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University of Nottingham, Faculty of Science MSc in Machine Learning in Science
University of Nottingham, Faculty of Science

MSc in Machine Learning in Science

Nottingham, United Kingdom

1 Years

English

Full time

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GBP 8,010 / per year *

On-Campus

* UK/EU fees; International fees: £24390

Introduction

The development and use of machine learning (ML) and artificial intelligence (AI) have revolutionised areas such as computer vision, speech recognition and language processing.

On this course, you will learn how to apply ML and AI techniques to real scientific problems. This will help you build vital skills, enhancing your employability in a rapidly expanding area.

Graduates of this course will learn how to:

  • Identify and use relevant computational tools and programming techniques.
  • Apply statistical and physical principles to break down algorithms, and explain how they work.
  • Design strategies for applying machine learning to the analysis of scientific data sets.

In addition, you will develop a broad set of transferable skills, including communication, critical thinking, and problem-solving.

You will have the opportunity to develop your own research project on a topic of your choice. Previous projects have looked at:

  • Galaxy Cluster Emulation
  • Assembly of large scale structure in the Universe
  • Application of ML to Fintech

Why choose this course?

  • Joint 3rd in the UK for research quality (Research Excellence Framework 2014).
  • Research project supervised by one or more academic staff members.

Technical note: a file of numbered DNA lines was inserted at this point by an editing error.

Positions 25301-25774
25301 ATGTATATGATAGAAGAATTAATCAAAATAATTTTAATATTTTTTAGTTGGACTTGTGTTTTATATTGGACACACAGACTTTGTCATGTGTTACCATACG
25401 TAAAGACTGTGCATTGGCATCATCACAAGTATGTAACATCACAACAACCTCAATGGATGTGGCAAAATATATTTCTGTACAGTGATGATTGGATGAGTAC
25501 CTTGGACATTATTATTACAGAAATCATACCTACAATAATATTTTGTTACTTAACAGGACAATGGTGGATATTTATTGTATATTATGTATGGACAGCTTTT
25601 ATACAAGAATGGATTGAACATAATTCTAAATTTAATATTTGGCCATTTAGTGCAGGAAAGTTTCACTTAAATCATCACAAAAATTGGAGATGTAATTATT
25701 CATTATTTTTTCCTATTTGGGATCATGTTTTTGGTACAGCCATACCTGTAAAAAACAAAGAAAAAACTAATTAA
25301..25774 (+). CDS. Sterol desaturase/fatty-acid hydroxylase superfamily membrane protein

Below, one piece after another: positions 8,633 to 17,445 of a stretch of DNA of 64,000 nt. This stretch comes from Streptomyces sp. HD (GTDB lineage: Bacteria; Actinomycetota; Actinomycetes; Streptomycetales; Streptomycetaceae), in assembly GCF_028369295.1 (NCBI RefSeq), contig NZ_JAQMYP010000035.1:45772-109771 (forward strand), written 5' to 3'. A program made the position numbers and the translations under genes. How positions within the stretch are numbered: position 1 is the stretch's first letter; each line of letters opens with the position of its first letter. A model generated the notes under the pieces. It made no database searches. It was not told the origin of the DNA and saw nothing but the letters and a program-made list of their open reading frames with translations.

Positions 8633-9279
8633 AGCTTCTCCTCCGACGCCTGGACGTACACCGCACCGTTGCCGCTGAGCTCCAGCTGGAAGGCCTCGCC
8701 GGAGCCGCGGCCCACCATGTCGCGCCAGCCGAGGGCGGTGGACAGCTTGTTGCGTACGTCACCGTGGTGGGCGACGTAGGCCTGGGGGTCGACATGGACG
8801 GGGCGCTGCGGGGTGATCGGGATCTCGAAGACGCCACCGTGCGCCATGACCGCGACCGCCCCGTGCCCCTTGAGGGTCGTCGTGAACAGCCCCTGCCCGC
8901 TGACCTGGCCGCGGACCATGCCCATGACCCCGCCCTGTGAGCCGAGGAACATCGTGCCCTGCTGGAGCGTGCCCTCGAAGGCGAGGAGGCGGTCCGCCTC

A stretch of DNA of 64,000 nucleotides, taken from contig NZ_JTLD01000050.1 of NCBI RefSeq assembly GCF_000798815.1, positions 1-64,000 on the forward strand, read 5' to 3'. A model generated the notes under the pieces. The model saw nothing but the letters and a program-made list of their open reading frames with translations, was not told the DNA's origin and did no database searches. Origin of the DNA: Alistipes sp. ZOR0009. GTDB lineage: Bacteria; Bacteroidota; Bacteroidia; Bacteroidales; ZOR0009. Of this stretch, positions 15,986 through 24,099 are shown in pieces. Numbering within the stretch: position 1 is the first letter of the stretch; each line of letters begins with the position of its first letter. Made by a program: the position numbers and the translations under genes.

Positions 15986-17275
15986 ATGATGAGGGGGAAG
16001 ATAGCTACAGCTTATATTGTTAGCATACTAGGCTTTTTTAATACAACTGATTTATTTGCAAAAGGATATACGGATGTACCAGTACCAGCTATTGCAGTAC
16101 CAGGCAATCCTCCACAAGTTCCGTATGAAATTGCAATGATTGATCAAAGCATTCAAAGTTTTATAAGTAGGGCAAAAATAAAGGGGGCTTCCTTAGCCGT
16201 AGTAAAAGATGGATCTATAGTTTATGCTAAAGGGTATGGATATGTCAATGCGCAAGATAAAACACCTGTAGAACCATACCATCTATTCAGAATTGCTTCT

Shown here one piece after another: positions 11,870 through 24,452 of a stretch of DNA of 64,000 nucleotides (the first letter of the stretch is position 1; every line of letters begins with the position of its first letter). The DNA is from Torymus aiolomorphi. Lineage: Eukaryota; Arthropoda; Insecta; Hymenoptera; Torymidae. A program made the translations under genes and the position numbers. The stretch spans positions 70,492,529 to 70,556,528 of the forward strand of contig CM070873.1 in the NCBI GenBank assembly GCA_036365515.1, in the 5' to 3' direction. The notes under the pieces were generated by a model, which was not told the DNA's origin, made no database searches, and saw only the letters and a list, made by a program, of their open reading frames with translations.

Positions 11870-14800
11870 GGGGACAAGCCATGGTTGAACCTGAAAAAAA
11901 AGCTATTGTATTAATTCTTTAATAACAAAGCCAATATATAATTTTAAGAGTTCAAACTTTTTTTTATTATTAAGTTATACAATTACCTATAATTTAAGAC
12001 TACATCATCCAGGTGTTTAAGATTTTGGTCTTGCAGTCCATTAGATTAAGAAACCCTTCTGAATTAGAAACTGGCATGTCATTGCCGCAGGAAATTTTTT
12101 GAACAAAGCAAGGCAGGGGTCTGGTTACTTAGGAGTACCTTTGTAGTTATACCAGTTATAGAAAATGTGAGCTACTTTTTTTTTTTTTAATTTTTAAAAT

• Learn skills for applying machine learning and AI techniques to real scientific problems.

Course content

This course consists of 180 credits, split into 120 credits of taught modules during the autumn and spring semesters, and a 60-credit research project that is completed in the summer period.

Modules

Core modules

  • Machine Learning in Science - Part one
  • Machine Learning in Science - Part two
  • Machine Learning in Science - Project

Optional modules

  • Big Data and Cloud Computing
  • Designing Intelligent Agents
  • Computer Vision
  • Professional Ethics in Computing
  • Introduction to Quantum Information Science
  • The Physics of Deep Learning
  • Neural Computation

Pathways

In addition, this course offers alternative strands/pathways which allow you to select different combinations of core and optional modules to meet your interests and background. You will choose one of each of the following pairs of core modules.

A choice between computer science or mathematics focused ML module:

  • Machine Learning
  • Statistical Machine Learning

A choice between short or long statistics and probability module:

  • Statistical Foundations
  • Fundamentals of Statistics

A choice between long or short computing module:

  • Programming
  • Scientific Programming in Python

Learning and assessment

How you will learn

  • Lectures
  • Problem classes
  • Workshops

There is a range of core and optional modules, as well as alternative strands, which allow you to select core and optional modules in different combinations. This allows you to choose modules to fit your undergraduate background and personal interests.

Class sizes are typically around 20-40 students.

The course is taught by experienced academics with a track record of application of machine learning to scientific research.

How you will be assessed

  • Practical exams
  • Coursework
  • Research project
  • Project work

Modules are assessed using a variety of individual assessment types which are weighted to calculate your final mark for each module. There will be a research project assessed by an 8000-word report.

You will need an average mark of 50% to pass the MSc overall – you won't get a qualification if you don't achieve this. You will be given a copy of our marking criteria when you start the course and will receive regular feedback from your tutors.

Research project

During the summer period, you will concentrate on an independent research project which focuses on the application of machine learning methods, to original scientific problems provided by research groups from across the Faculty of Science. The project involves writing a dissertation and is supervised by a member of the academic staff.

Contact time and study hours